I took the slanting rock ramp in the shadow at the bottom,up the buttress above and then followed the scree path up the ridge to the summit.
The cracking looking Beinn nan Stac from Ainshval summit with Eigg lying behind…

Beinn nan Stac

Beinn nan Stac

Askival and the ridge out to Beinn nan stac.This wee summit is high on my to do list..

South ridge of Askival

South ridge of Askival

I had a good look over to Trollaval on the descent to see the quickest way up.You can just about make out a faint scree path about a third of the way up from the col.Up that,aim for the small horizontal white scar above that and then up the buttress directly above onto the ridge.

Trollaval from Ainshval

Trollaval from Ainshval

Trollaval has nice rocky summit to enjoy.Pic of the summit which is the furthest away top from the ridge…

Trollaval summit.

Trollaval summit.

Looking back to the subsidiary top which you have to cross to get to the true summit…

Trollaval

Trollaval

Zoomed shot of the mausoleum at Harris from Trollaval.

Harris from Trollaval

Harris from Trollaval

Conscious of the fact that Bob was waiting below I didn`t hang around as much as I would have wanted to and set off down the easy eastern ridge only to find him sunbathing at the col.I gave him a prod with a sharp stick to wake him up and immediately felt guilty as he produced my camera which he had found earlier ๐Ÿ™‚ย  We set off to traverse across the huge Atlantic Corrie in the late afternoon sun linking up animal tracks and having the odd seat as we went.We were keeping a backward eye open for Angus returning from Ainshval and were glad to see him starting to descend from the Bealach an Oir.He`s just a dot to the left of the col in this pic.

Angus at the Bealach an Oir

Angus at the Bealach an Oir

I thought about a quick jaunt up Barkeval on the way back but the thought of the tin of spam and beans washed down by a bottle of wine won out and we headed back down to the tents ๐Ÿ™‚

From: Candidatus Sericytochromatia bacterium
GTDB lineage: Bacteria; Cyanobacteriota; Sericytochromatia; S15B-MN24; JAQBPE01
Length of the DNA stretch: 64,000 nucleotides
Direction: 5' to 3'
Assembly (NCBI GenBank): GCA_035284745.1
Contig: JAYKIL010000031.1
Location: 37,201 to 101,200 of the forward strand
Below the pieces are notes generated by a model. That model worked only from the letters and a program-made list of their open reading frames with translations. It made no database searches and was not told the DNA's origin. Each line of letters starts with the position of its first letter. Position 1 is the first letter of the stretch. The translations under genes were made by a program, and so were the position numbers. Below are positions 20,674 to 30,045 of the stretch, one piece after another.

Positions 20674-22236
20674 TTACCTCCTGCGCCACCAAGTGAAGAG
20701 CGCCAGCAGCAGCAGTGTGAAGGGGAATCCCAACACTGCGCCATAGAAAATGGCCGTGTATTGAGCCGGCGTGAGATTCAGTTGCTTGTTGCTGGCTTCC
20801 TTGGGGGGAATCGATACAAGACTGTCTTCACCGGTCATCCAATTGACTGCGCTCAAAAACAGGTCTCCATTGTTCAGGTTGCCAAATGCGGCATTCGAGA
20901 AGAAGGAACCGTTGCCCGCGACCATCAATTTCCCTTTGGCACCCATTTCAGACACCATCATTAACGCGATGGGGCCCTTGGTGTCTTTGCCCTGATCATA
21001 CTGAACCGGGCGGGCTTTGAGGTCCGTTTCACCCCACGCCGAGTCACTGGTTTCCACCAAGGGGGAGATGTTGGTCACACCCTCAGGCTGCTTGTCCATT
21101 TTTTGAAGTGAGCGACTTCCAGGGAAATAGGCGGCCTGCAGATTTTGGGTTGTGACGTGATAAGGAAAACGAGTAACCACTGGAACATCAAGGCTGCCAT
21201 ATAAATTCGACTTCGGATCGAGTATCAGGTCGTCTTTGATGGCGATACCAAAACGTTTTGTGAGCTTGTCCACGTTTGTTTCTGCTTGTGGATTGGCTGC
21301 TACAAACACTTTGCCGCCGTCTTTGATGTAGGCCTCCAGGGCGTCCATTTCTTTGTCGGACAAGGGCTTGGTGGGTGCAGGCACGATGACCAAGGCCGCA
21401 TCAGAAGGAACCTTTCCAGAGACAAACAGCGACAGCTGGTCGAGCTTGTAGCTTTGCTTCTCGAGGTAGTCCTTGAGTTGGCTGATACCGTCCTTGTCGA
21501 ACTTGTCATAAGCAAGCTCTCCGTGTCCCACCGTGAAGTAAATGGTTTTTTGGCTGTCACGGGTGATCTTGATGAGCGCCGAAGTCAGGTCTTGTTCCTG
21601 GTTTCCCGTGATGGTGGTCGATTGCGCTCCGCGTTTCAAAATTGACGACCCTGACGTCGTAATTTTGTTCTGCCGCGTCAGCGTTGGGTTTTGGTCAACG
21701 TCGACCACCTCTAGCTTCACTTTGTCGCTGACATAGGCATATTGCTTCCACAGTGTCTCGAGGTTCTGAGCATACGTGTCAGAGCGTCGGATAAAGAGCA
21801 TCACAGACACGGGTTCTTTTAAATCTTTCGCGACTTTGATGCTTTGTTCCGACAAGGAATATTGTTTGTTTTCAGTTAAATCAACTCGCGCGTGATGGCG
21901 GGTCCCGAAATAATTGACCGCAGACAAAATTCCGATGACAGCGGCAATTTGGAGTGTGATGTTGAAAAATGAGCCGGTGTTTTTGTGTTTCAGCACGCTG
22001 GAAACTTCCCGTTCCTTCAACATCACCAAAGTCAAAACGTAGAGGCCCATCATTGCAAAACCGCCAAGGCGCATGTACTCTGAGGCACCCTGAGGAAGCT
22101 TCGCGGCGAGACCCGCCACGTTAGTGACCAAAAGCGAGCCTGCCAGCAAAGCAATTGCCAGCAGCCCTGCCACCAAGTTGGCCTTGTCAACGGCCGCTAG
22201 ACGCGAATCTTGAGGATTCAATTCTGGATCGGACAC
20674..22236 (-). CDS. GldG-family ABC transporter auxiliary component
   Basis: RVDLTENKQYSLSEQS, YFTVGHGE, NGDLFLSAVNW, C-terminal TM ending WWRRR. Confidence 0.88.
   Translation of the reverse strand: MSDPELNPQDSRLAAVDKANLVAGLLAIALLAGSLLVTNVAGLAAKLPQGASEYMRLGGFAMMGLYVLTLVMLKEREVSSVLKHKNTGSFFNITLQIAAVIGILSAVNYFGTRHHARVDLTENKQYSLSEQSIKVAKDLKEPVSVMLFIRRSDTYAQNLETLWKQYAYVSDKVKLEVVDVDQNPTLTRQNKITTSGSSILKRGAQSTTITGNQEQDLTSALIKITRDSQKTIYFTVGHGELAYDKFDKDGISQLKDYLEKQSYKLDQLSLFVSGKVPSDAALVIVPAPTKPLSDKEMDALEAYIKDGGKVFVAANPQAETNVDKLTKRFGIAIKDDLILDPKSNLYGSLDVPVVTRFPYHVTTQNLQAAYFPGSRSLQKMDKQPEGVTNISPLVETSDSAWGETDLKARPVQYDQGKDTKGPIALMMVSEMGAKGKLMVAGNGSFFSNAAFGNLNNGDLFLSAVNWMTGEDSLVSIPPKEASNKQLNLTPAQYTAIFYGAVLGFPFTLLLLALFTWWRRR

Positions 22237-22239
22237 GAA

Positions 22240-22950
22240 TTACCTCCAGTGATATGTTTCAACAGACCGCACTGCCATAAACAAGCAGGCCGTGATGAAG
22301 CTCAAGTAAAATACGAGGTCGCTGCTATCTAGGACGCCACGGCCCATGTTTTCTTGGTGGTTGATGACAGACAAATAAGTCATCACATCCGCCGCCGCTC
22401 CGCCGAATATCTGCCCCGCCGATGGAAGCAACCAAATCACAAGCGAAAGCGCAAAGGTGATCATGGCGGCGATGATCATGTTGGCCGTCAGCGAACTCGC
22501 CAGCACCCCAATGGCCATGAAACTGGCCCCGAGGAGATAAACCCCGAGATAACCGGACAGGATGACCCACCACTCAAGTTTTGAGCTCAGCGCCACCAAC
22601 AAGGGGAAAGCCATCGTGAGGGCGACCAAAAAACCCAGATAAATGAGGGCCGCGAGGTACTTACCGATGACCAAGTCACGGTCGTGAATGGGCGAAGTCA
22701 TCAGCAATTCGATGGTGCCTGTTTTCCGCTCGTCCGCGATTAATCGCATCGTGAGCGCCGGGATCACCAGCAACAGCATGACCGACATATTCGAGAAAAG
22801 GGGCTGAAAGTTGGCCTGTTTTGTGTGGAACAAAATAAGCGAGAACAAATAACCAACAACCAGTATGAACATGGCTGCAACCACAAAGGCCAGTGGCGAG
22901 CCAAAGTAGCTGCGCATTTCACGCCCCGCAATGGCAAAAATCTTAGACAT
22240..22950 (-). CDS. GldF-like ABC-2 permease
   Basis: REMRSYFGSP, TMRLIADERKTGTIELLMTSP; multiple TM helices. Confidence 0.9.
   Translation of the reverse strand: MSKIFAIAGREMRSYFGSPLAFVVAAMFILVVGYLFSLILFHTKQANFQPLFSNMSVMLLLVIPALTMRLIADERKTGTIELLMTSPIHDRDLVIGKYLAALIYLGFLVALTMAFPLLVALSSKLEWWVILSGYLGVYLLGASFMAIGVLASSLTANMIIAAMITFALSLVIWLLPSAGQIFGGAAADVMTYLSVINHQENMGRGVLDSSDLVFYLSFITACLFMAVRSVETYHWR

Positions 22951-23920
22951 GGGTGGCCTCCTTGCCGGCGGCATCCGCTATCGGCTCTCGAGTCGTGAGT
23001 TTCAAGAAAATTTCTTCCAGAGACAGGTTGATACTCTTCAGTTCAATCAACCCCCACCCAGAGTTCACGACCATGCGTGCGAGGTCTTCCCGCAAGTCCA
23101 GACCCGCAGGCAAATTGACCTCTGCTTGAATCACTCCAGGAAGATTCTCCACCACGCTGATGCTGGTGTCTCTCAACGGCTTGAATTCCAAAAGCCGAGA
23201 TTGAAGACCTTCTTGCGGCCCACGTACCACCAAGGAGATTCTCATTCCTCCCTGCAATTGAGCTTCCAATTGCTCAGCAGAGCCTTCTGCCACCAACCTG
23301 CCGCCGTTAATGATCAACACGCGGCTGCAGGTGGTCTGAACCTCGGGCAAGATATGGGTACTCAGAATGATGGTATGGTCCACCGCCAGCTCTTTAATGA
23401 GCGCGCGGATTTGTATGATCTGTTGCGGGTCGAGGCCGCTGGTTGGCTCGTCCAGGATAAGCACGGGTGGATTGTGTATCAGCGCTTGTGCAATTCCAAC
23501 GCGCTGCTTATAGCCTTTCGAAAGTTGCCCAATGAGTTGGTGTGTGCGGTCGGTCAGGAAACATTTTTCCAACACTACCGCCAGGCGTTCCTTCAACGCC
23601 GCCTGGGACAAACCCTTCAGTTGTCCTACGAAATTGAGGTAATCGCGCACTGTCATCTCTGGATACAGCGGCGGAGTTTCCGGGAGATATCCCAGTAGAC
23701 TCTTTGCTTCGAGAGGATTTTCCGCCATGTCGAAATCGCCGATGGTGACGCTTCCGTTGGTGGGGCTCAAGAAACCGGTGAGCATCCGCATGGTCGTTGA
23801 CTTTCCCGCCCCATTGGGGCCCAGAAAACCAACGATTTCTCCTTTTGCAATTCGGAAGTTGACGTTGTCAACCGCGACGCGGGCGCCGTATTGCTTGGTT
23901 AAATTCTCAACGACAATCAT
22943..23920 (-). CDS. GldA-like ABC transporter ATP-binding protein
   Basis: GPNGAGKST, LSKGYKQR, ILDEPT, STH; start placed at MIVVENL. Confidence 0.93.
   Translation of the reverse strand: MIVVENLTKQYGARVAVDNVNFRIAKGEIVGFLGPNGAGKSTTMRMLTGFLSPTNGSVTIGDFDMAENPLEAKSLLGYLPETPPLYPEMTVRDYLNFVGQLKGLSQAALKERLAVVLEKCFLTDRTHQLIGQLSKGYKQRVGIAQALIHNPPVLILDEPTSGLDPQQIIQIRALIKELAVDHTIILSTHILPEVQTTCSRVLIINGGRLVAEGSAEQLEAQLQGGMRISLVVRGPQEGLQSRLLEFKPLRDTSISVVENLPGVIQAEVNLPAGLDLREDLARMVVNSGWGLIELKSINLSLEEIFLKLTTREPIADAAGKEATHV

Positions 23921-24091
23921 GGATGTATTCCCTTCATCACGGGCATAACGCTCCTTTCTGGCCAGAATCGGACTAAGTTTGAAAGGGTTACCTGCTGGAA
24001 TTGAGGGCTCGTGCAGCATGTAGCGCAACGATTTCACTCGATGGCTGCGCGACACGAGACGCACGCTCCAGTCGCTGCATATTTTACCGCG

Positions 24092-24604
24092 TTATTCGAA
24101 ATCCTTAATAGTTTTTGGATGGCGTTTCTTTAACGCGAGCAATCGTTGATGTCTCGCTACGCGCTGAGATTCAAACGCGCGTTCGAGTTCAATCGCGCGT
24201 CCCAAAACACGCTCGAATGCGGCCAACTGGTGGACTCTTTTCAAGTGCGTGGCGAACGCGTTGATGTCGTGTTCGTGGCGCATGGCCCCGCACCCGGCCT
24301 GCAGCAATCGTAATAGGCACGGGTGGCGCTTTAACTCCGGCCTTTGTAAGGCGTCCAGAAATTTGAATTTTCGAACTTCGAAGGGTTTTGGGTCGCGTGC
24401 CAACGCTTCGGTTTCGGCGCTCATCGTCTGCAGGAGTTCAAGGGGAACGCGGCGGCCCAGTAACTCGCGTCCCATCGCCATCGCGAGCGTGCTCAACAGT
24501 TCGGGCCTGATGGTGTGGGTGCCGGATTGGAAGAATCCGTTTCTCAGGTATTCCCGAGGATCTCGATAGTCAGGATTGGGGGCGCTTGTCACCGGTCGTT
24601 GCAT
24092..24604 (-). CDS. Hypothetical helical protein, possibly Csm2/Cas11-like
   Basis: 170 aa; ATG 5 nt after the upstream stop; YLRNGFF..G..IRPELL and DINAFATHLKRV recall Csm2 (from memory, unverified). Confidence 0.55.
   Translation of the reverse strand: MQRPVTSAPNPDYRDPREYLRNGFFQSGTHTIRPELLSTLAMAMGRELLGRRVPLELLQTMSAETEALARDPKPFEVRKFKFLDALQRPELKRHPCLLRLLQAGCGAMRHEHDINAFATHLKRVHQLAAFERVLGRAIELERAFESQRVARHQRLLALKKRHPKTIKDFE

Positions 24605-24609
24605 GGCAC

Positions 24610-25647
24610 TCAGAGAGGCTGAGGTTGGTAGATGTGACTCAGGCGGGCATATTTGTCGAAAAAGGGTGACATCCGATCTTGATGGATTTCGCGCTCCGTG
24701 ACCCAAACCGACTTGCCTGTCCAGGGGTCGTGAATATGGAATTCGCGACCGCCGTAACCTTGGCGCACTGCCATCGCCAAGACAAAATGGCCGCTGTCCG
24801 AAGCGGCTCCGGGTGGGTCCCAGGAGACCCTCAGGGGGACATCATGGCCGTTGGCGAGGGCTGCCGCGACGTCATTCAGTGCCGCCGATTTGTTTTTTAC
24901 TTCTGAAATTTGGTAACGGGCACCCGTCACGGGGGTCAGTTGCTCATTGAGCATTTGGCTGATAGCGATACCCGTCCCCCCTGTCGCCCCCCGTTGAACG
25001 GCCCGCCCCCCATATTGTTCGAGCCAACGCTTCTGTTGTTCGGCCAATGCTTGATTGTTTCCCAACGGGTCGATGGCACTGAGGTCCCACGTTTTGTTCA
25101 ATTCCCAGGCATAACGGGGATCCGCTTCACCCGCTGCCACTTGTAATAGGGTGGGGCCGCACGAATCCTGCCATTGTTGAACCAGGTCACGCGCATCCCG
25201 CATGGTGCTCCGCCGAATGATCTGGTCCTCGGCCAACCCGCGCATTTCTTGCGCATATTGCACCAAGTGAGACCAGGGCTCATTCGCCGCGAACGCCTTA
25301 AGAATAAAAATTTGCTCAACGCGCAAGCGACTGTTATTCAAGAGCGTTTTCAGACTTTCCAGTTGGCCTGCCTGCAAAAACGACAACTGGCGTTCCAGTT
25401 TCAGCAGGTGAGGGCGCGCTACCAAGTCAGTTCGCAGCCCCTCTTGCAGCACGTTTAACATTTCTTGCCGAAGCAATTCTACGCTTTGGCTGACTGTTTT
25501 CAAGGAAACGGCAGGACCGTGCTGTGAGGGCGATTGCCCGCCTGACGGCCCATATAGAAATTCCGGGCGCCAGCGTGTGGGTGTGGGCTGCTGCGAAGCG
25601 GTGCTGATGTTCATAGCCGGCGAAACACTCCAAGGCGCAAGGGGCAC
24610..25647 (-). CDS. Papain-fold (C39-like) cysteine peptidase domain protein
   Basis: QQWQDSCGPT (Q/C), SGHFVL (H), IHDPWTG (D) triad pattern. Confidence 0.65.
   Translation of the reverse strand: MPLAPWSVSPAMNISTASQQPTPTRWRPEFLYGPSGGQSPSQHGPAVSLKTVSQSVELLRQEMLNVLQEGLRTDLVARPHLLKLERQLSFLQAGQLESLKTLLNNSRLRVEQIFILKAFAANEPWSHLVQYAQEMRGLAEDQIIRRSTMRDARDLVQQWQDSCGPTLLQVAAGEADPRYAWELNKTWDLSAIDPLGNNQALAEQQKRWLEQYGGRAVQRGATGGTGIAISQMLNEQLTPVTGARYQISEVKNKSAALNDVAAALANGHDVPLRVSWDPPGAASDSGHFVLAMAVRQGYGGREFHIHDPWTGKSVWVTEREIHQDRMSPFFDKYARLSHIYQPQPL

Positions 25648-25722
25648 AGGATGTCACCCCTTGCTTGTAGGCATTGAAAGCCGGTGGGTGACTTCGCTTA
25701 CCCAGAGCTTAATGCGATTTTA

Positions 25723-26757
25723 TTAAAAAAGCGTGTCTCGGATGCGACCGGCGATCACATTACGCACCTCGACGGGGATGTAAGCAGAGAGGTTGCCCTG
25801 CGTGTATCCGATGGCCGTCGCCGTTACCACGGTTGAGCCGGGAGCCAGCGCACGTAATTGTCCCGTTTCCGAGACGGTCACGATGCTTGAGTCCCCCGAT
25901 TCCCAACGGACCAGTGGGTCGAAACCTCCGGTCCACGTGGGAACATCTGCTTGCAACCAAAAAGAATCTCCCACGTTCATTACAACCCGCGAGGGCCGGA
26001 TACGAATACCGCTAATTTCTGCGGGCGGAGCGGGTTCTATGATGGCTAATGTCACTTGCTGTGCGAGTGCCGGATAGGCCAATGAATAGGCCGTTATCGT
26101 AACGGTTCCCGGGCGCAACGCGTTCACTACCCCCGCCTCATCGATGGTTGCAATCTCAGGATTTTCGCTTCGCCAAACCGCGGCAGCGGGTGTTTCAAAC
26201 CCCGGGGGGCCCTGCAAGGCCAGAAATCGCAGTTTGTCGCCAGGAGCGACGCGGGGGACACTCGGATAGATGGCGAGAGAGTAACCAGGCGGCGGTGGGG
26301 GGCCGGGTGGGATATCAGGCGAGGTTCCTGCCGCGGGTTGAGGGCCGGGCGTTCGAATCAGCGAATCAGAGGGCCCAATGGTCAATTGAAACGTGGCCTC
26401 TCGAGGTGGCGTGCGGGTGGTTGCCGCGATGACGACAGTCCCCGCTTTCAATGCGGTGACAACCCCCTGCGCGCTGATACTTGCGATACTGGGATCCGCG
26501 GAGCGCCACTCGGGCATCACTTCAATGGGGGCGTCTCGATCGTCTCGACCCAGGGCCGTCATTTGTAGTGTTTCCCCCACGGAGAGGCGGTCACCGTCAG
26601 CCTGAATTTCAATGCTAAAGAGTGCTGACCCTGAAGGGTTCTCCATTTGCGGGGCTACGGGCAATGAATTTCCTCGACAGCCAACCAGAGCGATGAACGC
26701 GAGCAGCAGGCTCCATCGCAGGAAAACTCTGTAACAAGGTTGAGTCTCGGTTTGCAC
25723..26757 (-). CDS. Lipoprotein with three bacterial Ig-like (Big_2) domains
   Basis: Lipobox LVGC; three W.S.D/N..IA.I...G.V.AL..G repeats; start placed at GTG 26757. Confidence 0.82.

On talking to Angus on the boat the next day he had already booked his celebration party on Jura for his last Corbett a month later ๐Ÿ™‚

I`ve used Trollaval here but,likeBob,I`m sure it was Trallval in the past but I`ll go with the OS version here.

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10 Responses to Rum Cuillin ridge.

  1. Is that Beinn nan Stac even possible for non-climbers? It doesn’t look it! I just read a Rhum Coolin post a while back and was feeling comforted and thinking they don’t look too bad – you’ve made them really ferocious and spiky! ๐Ÿ˜ฎ

    I think it used to be Trallival in the past – I think that’s what’s in my little pocket guide book. I’d love to do the ridge but hope I’m capable of it! Definitely not one for me to do alone I don’t think – and definitely one for good weather.

    That first (beautiful) photo looks kinda religious! ๐Ÿ˜‰
    Carol.

    • You won`t have a problem in good weather Carol.The only bit that has slight exposure is between the two tops of Trollaval and that`s not much ๐Ÿ™‚
      The first photo is my take on the Anthony Gormley statues down in the Wirral but Bob refused point blank to stand in the water ๐Ÿ™‚

  2. afootinthehills says:

    An uplifting ‘read’ first thing in the morning Alex. I’ve lost count of how often we’ve looked at Rum from Skye in glorious weather but have been too content (lazy) to move. Must get the ridge done next year. As usual, some lovely photographs.

    • I`d been saving it for years for a good day Gibson.Work and ferry timetables always seemed to defeat me but now that I don`t have to worry too much about the first part of that equation “the worlds my lobster” as that guy in Minder used to say ๐Ÿ™‚

  3. We need to get over to the islands sometime, they always look lovely in all the photos on people’s blogs.

  4. McEff says:

    Alex, what you need is a long piece of string tied to your camera that goes up one sleeve of your jacket, down the other sleeve and back onto your camera.
    What a great day out. I had no idea Rum was so spectacular. That wild goat looks a bit fierce, mind.
    Cheers, Alen McF

    • The only flaw I can see in your string technique Alen is that if I lose the camera again I also lose the jacket into the bargain ๐Ÿ™‚
      I remember my mum using the string thing for my gloves when I was a kid.Also had my scarf crossed over round my back and held in place with a safety pin ๐Ÿ™‚